I even started to produce more extensive workpacks in advance – inspired again by the same friends – and so little planning was needed anymore the day before a lesson; just turn up, turn to the page we would work on next, everything was ready to go, planning had been done far in advance.
I visited their school recently, now into its third year, and I found that most teachers had taken this even further.
I was in around 18 lessons and in the vast majority there was not a single piece of technology at work, not even a projector. In others, it was turned on briefly to display something, then gone again.
In maths, it was still used extensively, but with the visualiser. I’d say, all in all, the day was about 95 per cent tech-free.
Years ago, my Dad once quipped that my first word was "computer", which should give some sense of my long-lasting love affair with technology. I adore technology. I marvel at how far we have come and am just giddy with excitement about where we might go next.
I recently found myself re-watching old episodes of Star Trek, and was in awe not only at just how much of their technological wizardry has come to fruition, but how we’ve actually done it better.
Imagine that: constrained by no physical limits, only the power of their own imagination, early 90s science-fiction writers couldn’t imagine better techno-magic three centuries into the future than we have now, only 20 years on.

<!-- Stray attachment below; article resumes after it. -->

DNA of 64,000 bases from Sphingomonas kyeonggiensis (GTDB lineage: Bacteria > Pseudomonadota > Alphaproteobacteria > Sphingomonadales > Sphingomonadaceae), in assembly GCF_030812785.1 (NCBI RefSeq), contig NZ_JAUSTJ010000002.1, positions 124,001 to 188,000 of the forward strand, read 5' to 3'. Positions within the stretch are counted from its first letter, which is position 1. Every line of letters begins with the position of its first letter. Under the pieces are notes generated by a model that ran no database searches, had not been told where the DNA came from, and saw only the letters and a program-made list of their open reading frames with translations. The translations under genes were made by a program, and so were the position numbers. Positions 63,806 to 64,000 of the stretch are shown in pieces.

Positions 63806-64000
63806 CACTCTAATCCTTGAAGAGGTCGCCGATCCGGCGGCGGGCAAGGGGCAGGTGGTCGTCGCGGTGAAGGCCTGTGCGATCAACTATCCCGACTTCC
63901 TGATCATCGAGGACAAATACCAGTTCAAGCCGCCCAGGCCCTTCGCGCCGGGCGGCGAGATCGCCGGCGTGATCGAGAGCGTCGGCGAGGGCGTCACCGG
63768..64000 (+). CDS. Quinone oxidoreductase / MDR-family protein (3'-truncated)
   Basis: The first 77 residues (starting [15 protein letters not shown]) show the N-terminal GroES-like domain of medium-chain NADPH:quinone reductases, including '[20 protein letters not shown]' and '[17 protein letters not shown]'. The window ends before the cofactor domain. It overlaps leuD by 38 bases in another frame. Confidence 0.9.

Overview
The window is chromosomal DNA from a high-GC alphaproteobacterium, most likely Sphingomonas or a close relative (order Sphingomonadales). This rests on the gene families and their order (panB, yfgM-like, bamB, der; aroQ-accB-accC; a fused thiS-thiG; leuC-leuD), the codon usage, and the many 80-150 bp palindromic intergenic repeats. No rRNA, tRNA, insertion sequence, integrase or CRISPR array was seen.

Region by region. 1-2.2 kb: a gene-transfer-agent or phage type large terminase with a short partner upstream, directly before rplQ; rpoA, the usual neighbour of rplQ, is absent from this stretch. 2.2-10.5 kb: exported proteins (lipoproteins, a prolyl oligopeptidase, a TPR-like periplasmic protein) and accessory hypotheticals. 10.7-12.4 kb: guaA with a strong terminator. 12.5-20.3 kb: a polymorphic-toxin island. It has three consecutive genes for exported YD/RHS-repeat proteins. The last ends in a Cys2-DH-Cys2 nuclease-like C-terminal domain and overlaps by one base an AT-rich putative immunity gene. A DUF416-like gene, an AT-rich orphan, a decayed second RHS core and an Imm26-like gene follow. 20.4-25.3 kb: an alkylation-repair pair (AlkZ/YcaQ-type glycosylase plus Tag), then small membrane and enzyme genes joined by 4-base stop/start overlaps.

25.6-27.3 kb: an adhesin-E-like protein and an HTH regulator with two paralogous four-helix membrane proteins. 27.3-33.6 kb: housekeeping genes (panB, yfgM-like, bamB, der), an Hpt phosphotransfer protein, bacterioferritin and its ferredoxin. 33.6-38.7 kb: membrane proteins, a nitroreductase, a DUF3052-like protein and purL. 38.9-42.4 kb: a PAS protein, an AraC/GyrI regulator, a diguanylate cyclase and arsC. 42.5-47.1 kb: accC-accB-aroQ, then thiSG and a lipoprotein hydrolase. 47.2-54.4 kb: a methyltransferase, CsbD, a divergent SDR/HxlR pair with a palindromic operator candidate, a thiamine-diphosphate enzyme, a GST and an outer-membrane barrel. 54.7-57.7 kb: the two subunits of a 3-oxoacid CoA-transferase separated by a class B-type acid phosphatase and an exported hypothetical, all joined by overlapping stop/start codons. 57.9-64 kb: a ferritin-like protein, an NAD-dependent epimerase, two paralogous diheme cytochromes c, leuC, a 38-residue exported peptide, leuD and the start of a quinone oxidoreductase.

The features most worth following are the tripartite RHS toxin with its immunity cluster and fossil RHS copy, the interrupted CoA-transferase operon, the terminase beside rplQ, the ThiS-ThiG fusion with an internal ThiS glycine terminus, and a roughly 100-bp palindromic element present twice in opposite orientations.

So, given all this, for me it is no small thing when I say that the experience at that school was one of liberation.
Imagine finding yourself trapped underwater, struggling to escape, finally breaking free in your final moments to gulp down huge lungfulls of crisp, refreshing oxygen, liberated at last from a stifling oppression. That’s what this felt like; and it is a feeling, it needs to be experienced, I think, to be understood.
Perhaps we have, and continue, to go down the wrong route with respect to technology in education. We think that because it permeates our social lives that it must also permeate our schools. As a result, technology has become the interface between the teacher and the pupils.
What I saw at this school, instead, was teachers interacting directly with their pupils, no technological intermediary necessary.
Instead of straining to see what was on the board, pupils could read what was directly in front of them. If a teacher needed to speak more directly to a diagram in their workpacks then it could be easily shown on the board via the visualiser. It was a human, and humanising, experience.
On the most beautiful days, I would walk into my classroom and reluctantly proceed to close all of the blinds, blocking out the sun and basking the room in the electric glow of the fluorescent strip lights; because if I didn’t, no one would see the projected screen. Here, on a crisp and blue-sky winter’s day, sunlight flooded the classrooms.
If I could issue any call for action, it would be this: give it a go.
Try it. Take a few lessons here or there and plan for them to have no technology at all, not even an internet timer on the board. No projector, nothing 'turned on'.
You, your knowledge, your pupils and some paper. See how it feels.
Kris Boulton is a maths teacher at an inner-London school and blogs here.